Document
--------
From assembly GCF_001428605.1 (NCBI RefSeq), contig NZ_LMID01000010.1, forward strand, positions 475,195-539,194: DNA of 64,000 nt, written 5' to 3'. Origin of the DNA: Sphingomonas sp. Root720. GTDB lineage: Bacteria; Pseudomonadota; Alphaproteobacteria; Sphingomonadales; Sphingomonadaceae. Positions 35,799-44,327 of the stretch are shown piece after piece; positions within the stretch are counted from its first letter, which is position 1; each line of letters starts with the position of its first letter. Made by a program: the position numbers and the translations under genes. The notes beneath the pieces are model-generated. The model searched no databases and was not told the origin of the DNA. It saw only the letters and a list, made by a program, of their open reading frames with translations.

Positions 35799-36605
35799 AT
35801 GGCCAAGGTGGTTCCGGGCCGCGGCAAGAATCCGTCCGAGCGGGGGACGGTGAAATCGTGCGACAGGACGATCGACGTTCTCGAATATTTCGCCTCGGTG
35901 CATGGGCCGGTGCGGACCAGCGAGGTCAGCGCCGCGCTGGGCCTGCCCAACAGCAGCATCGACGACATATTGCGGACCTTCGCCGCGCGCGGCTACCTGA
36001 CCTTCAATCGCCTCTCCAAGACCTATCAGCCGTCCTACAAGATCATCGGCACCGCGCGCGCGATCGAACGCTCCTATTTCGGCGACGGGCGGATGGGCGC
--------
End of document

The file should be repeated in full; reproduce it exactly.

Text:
From assembly GCF_001428605.1 (NCBI RefSeq), contig NZ_LMID01000010.1, forward strand, positions 475,195-539,194: DNA of 64,000 nt, written 5' to 3'. Origin of the DNA: Sphingomonas sp. Root720. GTDB lineage: Bacteria; Pseudomonadota; Alphaproteobacteria; Sphingomonadales; Sphingomonadaceae. Positions 35,799-44,327 of the stretch are shown piece after piece; positions within the stretch are counted from its first letter, which is position 1; each line of letters starts with the position of its first letter. Made by a program: the position numbers and the translations under genes. The notes beneath the pieces are model-generated. The model searched no databases and was not told the origin of the DNA. It saw only the letters and a list, made by a program, of their open reading frames with translations.

Positions 35799-36605
35799 AT
35801 GGCCAAGGTGGTTCCGGGCCGCGGCAAGAATCCGTCCGAGCGGGGGACGGTGAAATCGTGCGACAGGACGATCGACGTTCTCGAATATTTCGCCTCGGTG
35901 CATGGGCCGGTGCGGACCAGCGAGGTCAGCGCCGCGCTGGGCCTGCCCAACAGCAGCATCGACGACATATTGCGGACCTTCGCCGCGCGCGGCTACCTGA
36001 CCTTCAATCGCCTCTCCAAGACCTATCAGCCGTCCTACAAGATCATCGGCACCGCGCGCGCGATCGAACGCTCCTATTTCGGCGACGGGCGGATGGGCGC